On Imus

I would have fired Don Imus years ago. Because he’s boring. And if he should have been fired as a racist, that, also, should have occurred years ago. Howard Stern has been exposing his racism for more than a decade (odd, by the way, that few if any news reports went to Stern for this perspective). I’m no fan of Imus. I panned him in TV Guide years ago. I won’t miss him now that he’s gone. I think what he said was as stupid as it was offensive — that is, colossally on both counts.

But I do think we need to stand back for a moment, just a moment, and examine the process of public scalpings in media, on the internet, and in politics today. This was Don Imus’ macaca moment and it was amplified to an 11 by the piranhaesque repetition of it on cable news (and, in this case, less so on the internet) and then by the calls for his execution from all the usual executioners.

Imus? Good riddance. Sen. George Allen? Bye-bye now. Trent Lott? He got his proper drubbing. Those are deserved departures from center stage. These public figures were caught at their worst, being themselves, and so they got their justice.

But my fear is that as we see more of each other in ubiquitous video ubiquitously played, we will see more moments of humanity — that is, screwups — and so we need to decide, rationally, what deserves a scalping and what does not. And we should not be held at the hands of ransom demands from our publicity-crazed, self-appointed guardians of righteousness — in this case, as in many, Al Sharpton or Jesse Jackson — who will hold a press conference and demand a firing if they can get airtime or money out of it.

So what is the standard? I think Duncan Black of Atrios explained it very well when I asked him just this while moderating a panel at the Museum of Television & Radio about the new age of video and politics, shortly after the macaca election, when that word cost Allen his seat and, likely, the Republicans their majority. I asked whether we needed to become more forgiving of mistakes — and which mistakes would those be? — as we are bound to see more of them, now that they will all be recorded and can all be broadcast to the world and repeated again and again. Duncan said that the macaca moment confirmed what was suspected and known but not necessarily demonstrated publicly about Allen. In that moment, with that one word, he showed his essence and the internet and then cable news allowed it to spread so we could all see that more broadly and more efficiently than was ever possible before.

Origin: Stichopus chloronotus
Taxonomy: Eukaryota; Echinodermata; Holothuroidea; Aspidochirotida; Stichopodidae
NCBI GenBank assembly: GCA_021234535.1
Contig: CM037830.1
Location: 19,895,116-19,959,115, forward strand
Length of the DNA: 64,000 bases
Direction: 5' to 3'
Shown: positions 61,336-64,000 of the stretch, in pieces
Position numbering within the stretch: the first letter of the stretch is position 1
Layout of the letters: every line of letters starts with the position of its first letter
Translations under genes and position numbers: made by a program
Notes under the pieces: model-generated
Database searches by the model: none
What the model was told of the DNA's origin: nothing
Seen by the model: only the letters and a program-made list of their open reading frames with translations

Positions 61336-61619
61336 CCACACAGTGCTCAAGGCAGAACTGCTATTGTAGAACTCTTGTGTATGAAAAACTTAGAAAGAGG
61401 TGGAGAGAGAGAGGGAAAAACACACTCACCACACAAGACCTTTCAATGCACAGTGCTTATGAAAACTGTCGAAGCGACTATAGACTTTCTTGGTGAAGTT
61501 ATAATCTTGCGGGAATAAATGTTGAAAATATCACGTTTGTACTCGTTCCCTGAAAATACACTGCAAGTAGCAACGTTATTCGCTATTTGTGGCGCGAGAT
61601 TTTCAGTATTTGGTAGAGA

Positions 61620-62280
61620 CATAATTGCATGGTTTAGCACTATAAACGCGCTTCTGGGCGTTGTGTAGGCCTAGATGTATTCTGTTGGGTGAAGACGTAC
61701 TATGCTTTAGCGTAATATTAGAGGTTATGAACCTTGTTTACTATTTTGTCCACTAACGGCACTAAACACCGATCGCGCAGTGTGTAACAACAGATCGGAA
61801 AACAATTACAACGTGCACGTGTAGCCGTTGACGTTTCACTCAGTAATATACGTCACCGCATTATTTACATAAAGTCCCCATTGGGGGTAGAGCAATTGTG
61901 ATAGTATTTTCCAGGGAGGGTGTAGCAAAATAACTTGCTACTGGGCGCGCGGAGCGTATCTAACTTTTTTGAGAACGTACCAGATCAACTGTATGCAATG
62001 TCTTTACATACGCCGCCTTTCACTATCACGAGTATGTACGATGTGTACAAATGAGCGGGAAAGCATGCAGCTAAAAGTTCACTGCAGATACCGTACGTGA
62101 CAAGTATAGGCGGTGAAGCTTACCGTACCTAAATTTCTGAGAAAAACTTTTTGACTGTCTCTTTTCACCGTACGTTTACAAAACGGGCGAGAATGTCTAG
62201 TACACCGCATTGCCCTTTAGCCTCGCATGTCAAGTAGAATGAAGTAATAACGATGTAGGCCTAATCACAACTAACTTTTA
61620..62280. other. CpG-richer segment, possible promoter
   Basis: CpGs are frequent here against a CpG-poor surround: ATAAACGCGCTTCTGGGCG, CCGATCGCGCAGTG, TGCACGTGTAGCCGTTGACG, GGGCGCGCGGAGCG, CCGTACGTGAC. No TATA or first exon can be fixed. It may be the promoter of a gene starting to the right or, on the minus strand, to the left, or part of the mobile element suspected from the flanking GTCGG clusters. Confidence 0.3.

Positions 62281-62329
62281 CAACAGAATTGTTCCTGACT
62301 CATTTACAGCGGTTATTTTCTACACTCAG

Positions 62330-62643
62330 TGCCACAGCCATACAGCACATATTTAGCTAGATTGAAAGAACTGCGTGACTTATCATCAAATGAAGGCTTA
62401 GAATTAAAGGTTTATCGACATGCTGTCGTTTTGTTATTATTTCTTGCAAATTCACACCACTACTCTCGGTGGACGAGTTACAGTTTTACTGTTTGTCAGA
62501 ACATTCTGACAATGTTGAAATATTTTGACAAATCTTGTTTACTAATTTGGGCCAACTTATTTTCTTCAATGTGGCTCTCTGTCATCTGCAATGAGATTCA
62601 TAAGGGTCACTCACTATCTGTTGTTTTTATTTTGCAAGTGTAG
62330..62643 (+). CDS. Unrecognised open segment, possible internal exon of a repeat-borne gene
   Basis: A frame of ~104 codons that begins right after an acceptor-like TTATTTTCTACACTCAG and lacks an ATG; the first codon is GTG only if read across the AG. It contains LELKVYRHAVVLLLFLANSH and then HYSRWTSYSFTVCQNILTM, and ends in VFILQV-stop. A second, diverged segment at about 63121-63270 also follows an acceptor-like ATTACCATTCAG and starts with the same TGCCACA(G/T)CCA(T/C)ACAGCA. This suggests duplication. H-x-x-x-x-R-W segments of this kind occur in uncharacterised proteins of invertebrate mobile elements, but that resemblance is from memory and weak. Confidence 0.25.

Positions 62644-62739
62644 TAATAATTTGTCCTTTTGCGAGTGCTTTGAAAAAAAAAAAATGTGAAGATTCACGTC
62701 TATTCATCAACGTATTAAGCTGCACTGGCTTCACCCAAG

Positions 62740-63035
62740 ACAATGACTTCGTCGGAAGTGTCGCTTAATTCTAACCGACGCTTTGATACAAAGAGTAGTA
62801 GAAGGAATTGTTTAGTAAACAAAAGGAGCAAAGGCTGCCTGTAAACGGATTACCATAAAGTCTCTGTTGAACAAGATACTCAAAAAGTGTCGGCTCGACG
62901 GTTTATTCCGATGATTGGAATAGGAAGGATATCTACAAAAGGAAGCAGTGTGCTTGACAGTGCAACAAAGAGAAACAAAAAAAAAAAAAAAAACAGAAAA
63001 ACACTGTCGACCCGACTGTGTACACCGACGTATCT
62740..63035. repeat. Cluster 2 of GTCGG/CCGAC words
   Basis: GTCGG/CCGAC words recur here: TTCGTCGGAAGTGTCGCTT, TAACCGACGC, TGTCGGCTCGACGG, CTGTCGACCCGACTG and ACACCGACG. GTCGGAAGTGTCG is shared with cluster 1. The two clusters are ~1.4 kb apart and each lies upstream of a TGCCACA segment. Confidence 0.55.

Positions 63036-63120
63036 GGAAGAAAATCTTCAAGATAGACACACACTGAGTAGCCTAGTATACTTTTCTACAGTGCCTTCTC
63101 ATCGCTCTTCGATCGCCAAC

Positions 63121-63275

At the Online Politics conference a few weeks ago, Joe Trippi said, “Every one of these candidates is going to get caught in a macaca moment.” They will mess up. They will say something in an unguarded moment. Yet we want them to be unguarded. We want them to be human. So when they are human and they do mess up, we can’t demand their scalp for every screwup. We have to judge whether this was merely a mistake or whether it revealed a fatal flaw in their character. And we need to be make that judgment ourselves, not under the threat and deadline of the press-conference piranha. We cannot run politics and the nation by the tyranny of the gotcha moment. I will also warn of the danger of life in the age of offense.

But that’s why Imus is a good case for discussion because what he said was truly offensive, it did reveal his essential character, and he met his justice beyond the sin of that one moment. But that won’t always be the case and even in the fast-forward society of internet and cable, we need to be able to judge thoughtfully and independently which are macaca moments and which are merely mistakes.

: LATER: I was just passing a bank of monitors here at CUNY and heard the parade of cable blather on the topic. Tom DeLay was calling for Rosie O’Donnell to be fired because she has said things that have offended him. This is what I mean about the dangers of the piranha pool in the age of offense. Just because someone offends someone, that is not cause to fire them make them resign from a show or a campaign. It means you can disagree with them. In fact, today, you have more means to state that disagreement and be heard than ever before. But we can’t fire everyone somene wants fired; we’ll be left with no more stars and no more politicians. And as tempting as that may sounds, it’s no way to run the world. The reason to fire Don Imus in my book is because he was boring. If you think he’s a racist for what he says today, then he said things in the past that should have told you the same thing. A channel has every right to hire and fire whom it pleases. It should do that for good reason — and racism and stupidity are good reasons — but not because someone somewhere played the offended card and called for a scalp.